4. Quality control - This is very important to the brewer. This module can handle data from quality control checks, as defined by the client.

5. Sales & Customer Database - I've not programmed or planned anything around this section. However, it would definitely be useful if this software is ever to be a complete solution for the small brewer (for now its just a helper!).

Timeline: when do I see this being produced? Since I'm working a full time job, I'll be doing it on my own time, don't expect anything public for quite some time! In theory, I'll using it to help with my job at a small craft brewery (more on that news later)... it could be years before I feel comfortable releasing it.

Of course, for now I should be finishing my MSc thesis...


Tuesday, July 15, 2008

Leave your bag at the front counter, please.


On the surface, such a request seems innocent enough. But it also implies that I might be a criminal. I don't like being made to feel like a suspected criminal while I intend to buy something at your store. Besides, what if somebody steals my bag? Or the punk behind the counter rifles through it?

As such, I refuse to shop at any store that requires me to remove my bag.

Society these days seems willing to put up with an awful lot of little inconveniences for other people's security and peace of mind. Are we ok with being treated as guilty until proven innocent? I think most people would say no. But we allow it every day.

We put up with it at a much larger scale too. Apparently now there is over a million names on the US terror watch list. One million names. Added with secret criteria, and impossible to remove. If you are unlucky enough to have a similar name as somebody who may have possibly had a connection to something that might have maybe been a possible terrorist action, your flying days will become very difficult. You can't defend yourself against the accusations (since you don't know what they are) and you can't fight the label (unless you have a lot of money for some lawyers). Guilty until proven innocent... but you can't prove innocence.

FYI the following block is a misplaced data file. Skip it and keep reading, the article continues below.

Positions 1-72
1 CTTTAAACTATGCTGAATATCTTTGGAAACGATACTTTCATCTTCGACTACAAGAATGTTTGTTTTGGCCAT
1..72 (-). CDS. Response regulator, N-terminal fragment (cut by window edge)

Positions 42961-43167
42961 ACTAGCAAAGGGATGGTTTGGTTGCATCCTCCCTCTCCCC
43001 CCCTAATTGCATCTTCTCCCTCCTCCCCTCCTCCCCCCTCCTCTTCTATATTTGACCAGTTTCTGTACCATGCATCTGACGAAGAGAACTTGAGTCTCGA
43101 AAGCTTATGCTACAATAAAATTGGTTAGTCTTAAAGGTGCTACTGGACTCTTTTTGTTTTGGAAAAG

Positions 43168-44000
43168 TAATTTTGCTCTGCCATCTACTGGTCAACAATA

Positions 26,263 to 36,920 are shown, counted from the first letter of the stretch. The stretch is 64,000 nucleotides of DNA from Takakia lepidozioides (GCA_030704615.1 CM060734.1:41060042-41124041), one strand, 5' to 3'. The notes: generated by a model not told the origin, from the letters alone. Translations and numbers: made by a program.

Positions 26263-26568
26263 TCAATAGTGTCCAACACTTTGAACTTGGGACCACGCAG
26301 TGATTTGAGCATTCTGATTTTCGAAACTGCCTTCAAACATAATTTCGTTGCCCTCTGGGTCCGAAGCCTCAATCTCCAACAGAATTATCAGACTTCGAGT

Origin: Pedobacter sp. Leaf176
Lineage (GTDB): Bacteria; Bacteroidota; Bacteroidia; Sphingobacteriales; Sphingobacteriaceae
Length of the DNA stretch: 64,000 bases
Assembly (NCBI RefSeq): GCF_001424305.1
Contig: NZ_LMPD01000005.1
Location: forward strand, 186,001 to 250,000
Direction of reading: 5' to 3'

Being a shoplifting suspect and being a terror suspect are certainly several orders of magnitude different. But they follow the same principle: give up your rights for the peace of mind of somebody else.

Are you willing to be treated like a shoplifting suspect for the peace of mind of the shop owner?
Are you willing to be treated like a terrorist suspect for the peace of mind of a country?


Monday, July 07, 2008

Back from Belgium

Yes, I went to Belgium last week. Just 5 days for a quick vacation... and "research".

I managed to do some very good "research" mostly on the under-appreciated lambic (sour) beer style, as well as some of my old favorite Belgian Trappist and Abby beers. As well as an excellent visit to the Affligem brewery. I'll write more in due course, as I've just got back and have a heck of a lot of work to do in the next day or two.

Best part: Sitting in an off-the-tourist-path cafe terrace under trees in Graanmarkt in Burssels, sipping on beer, people watching, and reading all afternoon on Sunday.

Worst part: Spending too damn much... everything else was pretty good, really.

I love Belgium!

Cheers for now